Remnant – 1967
Widely considered to be the “holy grail” amongst garage rock collectors, the 1967 album from The Rising Storm is far more than just a valuable curio; it both synthesizes a wildly diverse regional scene, and finds a remarkable young band displaying something much greater than mere ‘potential.’
Last July, a copy of an album recorded by a group of high school seniors in 1967 sold on Discogs for $4500. Fifty-four years earlier, a standard minimum run of five hundred discs had been pressed by the group: nearly half of which went unsold to the friends, family, and classmates whom the six band members enthusiastically pitched them. But while the rediscovery of long-forgotten music from the likes of Billy Nicholls and Sixto Rodriguez has become part of the lore of music enthusiasts – and even forms the basis for a successful business model – to call this particular record “forgotten” would be to falsely suggest that it had ever been noticed in the first place.
That record was Calm Before; and its teenaged creators were known as The Rising Storm. Students at Phillips Academy in Andover, Massachusetts, the sextet had formed for the most typical of reasons. Attending an all-male boarding school, the group’s members generally only found the opportunity to socialize with girls at dances; and what better way to stand out from their classmates than to be up on stage? By their senior year, The Rising Storm had become regular performers at these functions, but as college loomed, they looked to craft one lasting souvenir of their years together in Andover.
That keepsake would be a professional recording: one that gathered several highlights from the group’s live repertoire, plus a handful of original compositions. Recorded over five days at Continental Recordings in Framingham, Massachusetts, Calm Before would be self-released on the band’s own imprint: Remnant Records. Beyond its lukewarm reception at Phillips, the band members themselves seemed rather nonplussed by the finished product, and when the school year ended, they each went their separate ways: paths that led to college, careers, families, and lives outside of music.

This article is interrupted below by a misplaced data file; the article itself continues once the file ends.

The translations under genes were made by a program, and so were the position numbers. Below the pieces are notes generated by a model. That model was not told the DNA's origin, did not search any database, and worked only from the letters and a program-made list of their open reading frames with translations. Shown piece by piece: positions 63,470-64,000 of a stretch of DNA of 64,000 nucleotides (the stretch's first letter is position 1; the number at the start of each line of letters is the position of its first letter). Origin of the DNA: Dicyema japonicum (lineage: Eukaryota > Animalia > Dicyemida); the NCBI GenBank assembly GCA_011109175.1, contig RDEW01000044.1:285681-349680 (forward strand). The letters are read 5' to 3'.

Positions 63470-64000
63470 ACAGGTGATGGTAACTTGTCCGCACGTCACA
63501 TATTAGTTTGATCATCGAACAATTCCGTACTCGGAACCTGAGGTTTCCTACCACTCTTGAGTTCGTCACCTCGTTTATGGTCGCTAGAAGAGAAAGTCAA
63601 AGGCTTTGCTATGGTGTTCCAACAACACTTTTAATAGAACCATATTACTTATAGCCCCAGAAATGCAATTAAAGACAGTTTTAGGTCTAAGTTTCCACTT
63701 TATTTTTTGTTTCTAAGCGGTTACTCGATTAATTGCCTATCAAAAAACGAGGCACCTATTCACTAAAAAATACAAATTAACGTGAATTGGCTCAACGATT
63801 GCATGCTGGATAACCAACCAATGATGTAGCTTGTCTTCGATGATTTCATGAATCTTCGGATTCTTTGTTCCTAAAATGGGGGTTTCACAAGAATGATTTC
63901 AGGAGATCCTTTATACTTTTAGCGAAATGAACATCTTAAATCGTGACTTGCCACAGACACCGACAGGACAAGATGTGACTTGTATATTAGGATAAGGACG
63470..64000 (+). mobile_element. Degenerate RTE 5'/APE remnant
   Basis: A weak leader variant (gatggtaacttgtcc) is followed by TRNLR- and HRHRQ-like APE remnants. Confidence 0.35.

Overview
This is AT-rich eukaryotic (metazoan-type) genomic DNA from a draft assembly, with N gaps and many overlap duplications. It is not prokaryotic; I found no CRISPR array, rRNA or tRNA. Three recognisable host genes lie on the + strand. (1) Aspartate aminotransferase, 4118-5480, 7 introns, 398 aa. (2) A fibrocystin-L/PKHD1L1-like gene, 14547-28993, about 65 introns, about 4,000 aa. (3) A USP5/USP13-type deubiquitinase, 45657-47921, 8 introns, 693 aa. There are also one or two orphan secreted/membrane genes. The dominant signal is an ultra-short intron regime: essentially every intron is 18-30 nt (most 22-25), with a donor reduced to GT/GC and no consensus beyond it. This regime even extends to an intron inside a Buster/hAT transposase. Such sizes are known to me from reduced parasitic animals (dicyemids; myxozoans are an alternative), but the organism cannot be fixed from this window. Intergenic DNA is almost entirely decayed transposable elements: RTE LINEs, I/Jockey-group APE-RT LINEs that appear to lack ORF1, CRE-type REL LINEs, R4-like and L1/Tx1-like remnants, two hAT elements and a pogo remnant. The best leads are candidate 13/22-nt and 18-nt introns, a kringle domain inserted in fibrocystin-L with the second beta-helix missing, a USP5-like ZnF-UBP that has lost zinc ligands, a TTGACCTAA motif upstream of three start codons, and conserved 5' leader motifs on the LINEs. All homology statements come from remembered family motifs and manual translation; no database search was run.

What eventually became of The Rising Storm and Calm Before is almost too good to be true. It’s a story of creative redemption and affirmation from those who were never even seeking it. It’s a story of music lovers being gifted that most exciting of promises: a genuine “lost classic.” It’s a story best summarized by the six band members themselves, as they do in a charming thirty-minute documentary that discusses the rise, fall, and improbable resurrection of their teenage labor of love. For our purposes here, the real question is not about the quality of the story, but of the music itself. By now, you’ve probably noticed the rating, and of course any critic is wise to consider context in the evaluation of art, but make no mistake: Calm Before is far more than just a feel-good story.
Calm Before is comprised of twelve tracks: five originals and seven covers. Any garage aficionado knows that many promising albums from little-known sixties groups were ultimately derailed by rote takes on old rock and roll classics. In fact, by mid-decade, perhaps only The Sonics were actually capable of breathing new life into such tried-and-true standards. While The Rising Storm were not immune to dusting off old chestnuts, they keep them comparatively minimized on Calm Before. Their version of “In the Midnight Hour” is faithful, but adds nothing to the Wilson Pickett classic. Their “Big Boss Man” is forgettable. A solid run through “Baby Please Don’t Go” ends the album on a spirited note, but it’s inessential.